The Null Device

Cartoon censorship, circa 1939

A 1939 magazine article about the censorship of animated cartoons, and exactly the sorts of things the Hays Office (which handled film censorship in the U.S. at the time) demanded cut from cartoons. For example, a cartoon cow was made to wear a skirt covering its udders, a sombrero-wearing bandit is required to end up in jail (crime, you see, must unambiguously be seen to not pay), and a scene with a stereotypical black (as in African-American) angel placing pushpins on a globe labelled "Harlem" and mentioning "De Lawd" had to be altered, not because of the racial stereotypes (which, in 1939, were perfectly fine) but because it was considered too sacrilegious.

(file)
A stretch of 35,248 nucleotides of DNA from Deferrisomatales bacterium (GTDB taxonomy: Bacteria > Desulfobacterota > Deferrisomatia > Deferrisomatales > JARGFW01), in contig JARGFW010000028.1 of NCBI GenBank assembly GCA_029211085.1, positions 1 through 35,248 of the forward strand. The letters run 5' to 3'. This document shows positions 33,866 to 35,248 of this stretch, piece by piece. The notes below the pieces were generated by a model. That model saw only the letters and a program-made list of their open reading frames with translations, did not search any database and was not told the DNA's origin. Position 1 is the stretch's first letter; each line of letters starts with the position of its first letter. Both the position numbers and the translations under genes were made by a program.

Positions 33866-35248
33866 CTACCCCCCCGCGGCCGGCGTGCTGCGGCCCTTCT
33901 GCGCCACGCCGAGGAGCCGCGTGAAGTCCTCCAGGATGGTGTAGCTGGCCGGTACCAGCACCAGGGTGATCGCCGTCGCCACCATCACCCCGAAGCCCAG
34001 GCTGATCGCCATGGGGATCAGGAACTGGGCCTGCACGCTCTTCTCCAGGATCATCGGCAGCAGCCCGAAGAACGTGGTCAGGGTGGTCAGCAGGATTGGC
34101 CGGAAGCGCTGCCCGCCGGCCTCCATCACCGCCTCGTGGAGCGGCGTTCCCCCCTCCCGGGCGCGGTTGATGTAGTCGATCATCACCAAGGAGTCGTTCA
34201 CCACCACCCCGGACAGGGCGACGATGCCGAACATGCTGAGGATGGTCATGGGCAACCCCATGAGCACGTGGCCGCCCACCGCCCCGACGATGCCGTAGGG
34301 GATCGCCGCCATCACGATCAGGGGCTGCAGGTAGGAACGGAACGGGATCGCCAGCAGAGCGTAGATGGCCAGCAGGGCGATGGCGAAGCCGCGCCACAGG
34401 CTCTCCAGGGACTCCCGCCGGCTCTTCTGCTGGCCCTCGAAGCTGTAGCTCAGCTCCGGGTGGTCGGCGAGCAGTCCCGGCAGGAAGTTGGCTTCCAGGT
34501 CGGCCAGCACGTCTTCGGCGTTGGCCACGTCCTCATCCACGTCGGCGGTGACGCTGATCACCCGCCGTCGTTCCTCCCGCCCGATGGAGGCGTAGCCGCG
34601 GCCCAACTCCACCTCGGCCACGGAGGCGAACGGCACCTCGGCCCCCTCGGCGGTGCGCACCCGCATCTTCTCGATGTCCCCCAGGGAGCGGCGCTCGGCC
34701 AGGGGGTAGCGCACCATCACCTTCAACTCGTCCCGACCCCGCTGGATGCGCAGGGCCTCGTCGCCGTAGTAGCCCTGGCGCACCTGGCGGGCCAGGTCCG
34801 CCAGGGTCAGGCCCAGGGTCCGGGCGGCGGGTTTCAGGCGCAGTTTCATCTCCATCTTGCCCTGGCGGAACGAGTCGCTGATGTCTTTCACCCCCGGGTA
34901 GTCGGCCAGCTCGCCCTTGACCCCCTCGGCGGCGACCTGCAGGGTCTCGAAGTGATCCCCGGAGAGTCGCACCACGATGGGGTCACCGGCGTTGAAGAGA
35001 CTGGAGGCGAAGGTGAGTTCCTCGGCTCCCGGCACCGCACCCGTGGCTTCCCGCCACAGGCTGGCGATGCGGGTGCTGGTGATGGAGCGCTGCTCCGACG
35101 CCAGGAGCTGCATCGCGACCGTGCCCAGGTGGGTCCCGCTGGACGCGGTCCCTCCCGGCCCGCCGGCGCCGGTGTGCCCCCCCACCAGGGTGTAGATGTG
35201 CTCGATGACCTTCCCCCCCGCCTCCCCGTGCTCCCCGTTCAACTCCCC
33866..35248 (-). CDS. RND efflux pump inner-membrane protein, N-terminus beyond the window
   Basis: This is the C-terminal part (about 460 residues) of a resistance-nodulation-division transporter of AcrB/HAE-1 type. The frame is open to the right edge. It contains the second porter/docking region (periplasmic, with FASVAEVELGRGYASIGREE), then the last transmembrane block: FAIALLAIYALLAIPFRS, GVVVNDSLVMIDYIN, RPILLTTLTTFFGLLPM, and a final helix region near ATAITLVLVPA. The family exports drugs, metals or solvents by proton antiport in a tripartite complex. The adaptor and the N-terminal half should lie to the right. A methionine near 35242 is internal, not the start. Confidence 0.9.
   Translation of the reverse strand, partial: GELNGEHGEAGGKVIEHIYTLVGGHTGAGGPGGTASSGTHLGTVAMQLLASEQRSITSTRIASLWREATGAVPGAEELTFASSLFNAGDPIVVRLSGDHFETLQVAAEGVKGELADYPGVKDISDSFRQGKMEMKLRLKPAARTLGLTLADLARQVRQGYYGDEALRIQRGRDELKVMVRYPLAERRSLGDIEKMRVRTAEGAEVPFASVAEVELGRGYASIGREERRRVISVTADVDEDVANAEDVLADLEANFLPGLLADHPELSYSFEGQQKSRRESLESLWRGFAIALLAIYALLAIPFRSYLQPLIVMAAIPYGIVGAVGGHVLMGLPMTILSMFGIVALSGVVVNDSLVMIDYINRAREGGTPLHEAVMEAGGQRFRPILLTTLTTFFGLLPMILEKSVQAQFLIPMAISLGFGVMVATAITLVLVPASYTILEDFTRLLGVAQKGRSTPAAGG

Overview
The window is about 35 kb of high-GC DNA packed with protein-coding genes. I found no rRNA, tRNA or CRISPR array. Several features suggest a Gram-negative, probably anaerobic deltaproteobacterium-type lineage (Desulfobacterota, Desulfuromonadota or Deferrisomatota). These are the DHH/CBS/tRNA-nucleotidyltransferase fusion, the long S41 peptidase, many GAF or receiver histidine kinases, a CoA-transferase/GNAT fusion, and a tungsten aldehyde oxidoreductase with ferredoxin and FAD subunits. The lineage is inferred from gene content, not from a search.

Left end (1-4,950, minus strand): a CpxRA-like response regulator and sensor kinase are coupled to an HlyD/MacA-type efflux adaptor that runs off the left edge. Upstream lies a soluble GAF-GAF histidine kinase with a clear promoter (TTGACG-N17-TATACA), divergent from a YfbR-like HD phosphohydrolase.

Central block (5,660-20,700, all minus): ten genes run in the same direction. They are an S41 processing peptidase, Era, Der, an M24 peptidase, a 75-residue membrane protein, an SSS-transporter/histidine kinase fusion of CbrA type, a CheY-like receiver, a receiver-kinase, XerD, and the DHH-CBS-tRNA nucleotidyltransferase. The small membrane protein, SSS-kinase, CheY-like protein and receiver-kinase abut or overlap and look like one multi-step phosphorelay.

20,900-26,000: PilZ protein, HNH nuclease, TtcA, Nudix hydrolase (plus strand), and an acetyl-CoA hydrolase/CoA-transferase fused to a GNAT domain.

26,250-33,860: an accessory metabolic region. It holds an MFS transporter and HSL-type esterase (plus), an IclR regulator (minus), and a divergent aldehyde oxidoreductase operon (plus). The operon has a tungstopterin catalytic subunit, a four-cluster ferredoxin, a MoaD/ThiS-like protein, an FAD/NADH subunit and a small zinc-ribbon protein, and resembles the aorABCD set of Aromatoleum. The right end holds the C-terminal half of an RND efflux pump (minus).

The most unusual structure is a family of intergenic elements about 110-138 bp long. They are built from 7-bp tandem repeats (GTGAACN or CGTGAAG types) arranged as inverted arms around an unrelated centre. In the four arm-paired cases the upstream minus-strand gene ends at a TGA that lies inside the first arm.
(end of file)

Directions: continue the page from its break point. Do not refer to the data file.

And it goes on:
It's interesting to note that the article states at the beginning that animated cartoons were subjected to stricter censorship regulations than live-action films because it was assumed that anything animated was for children, who needed to be protected. Similar justifications were used for comic books (with the Comics Code, which was in force until publishers started ignoring it in the 1960s or so, and had similarly puritanical scope), and in current video game censorship in Australia.

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